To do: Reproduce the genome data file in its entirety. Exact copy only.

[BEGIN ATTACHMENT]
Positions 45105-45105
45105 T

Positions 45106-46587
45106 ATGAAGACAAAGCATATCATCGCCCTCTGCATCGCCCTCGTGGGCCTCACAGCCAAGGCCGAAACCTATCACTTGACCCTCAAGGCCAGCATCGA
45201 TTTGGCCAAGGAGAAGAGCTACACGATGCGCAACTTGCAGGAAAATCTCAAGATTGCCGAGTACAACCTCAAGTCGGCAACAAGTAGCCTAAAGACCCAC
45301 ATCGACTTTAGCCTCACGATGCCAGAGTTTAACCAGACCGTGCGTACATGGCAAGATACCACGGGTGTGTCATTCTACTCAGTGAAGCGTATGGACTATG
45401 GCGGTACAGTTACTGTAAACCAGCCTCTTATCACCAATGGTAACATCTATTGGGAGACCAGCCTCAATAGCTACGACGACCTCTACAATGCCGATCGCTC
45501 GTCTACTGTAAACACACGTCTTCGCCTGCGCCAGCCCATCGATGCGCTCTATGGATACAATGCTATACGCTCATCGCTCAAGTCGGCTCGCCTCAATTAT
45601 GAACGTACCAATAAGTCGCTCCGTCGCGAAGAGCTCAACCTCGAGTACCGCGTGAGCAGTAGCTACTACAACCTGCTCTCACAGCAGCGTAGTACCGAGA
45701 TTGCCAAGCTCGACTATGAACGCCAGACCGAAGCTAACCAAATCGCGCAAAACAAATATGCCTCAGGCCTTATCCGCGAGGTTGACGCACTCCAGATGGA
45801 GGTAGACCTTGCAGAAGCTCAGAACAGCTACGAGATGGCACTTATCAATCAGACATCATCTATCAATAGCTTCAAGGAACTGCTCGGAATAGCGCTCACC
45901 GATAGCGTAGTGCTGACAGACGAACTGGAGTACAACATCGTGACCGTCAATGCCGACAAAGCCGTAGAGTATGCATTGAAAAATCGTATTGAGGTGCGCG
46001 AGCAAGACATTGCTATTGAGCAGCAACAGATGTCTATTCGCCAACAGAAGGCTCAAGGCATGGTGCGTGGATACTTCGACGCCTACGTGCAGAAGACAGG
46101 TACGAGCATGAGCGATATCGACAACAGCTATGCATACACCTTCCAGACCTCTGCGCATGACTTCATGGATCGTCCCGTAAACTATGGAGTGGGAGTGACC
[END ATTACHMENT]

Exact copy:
Positions 45105-45105
45105 T

Positions 45106-46587
45106 ATGAAGACAAAGCATATCATCGCCCTCTGCATCGCCCTCGTGGGCCTCACAGCCAAGGCCGAAACCTATCACTTGACCCTCAAGGCCAGCATCGA
45201 TTTGGCCAAGGAGAAGAGCTACACGATGCGCAACTTGCAGGAAAATCTCAAGATTGCCGAGTACAACCTCAAGTCGGCAACAAGTAGCCTAAAGACCCAC
45301 ATCGACTTTAGCCTCACGATGCCAGAGTTTAACCAGACCGTGCGTACATGGCAAGATACCACGGGTGTGTCATTCTACTCAGTGAAGCGTATGGACTATG
45401 GCGGTACAGTTACTGTAAACCAGCCTCTTATCACCAATGGTAACATCTATTGGGAGACCAGCCTCAATAGCTACGACGACCTCTACAATGCCGATCGCTC
45501 GTCTACTGTAAACACACGTCTTCGCCTGCGCCAGCCCATCGATGCGCTCTATGGATACAATGCTATACGCTCATCGCTCAAGTCGGCTCGCCTCAATTAT
45601 GAACGTACCAATAAGTCGCTCCGTCGCGAAGAGCTCAACCTCGAGTACCGCGTGAGCAGTAGCTACTACAACCTGCTCTCACAGCAGCGTAGTACCGAGA
45701 TTGCCAAGCTCGACTATGAACGCCAGACCGAAGCTAACCAAATCGCGCAAAACAAATATGCCTCAGGCCTTATCCGCGAGGTTGACGCACTCCAGATGGA
45801 GGTAGACCTTGCAGAAGCTCAGAACAGCTACGAGATGGCACTTATCAATCAGACATCATCTATCAATAGCTTCAAGGAACTGCTCGGAATAGCGCTCACC
45901 GATAGCGTAGTGCTGACAGACGAACTGGAGTACAACATCGTGACCGTCAATGCCGACAAAGCCGTAGAGTATGCATTGAAAAATCGTATTGAGGTGCGCG
46001 AGCAAGACATTGCTATTGAGCAGCAACAGATGTCTATTCGCCAACAGAAGGCTCAAGGCATGGTGCGTGGATACTTCGACGCCTACGTGCAGAAGACAGG
46101 TACGAGCATGAGCGATATCGACAACAGCTATGCATACACCTTCCAGACCTCTGCGCATGACTTCATGGATCGTCCCGTAAACTATGGAGTGGGAGTGACC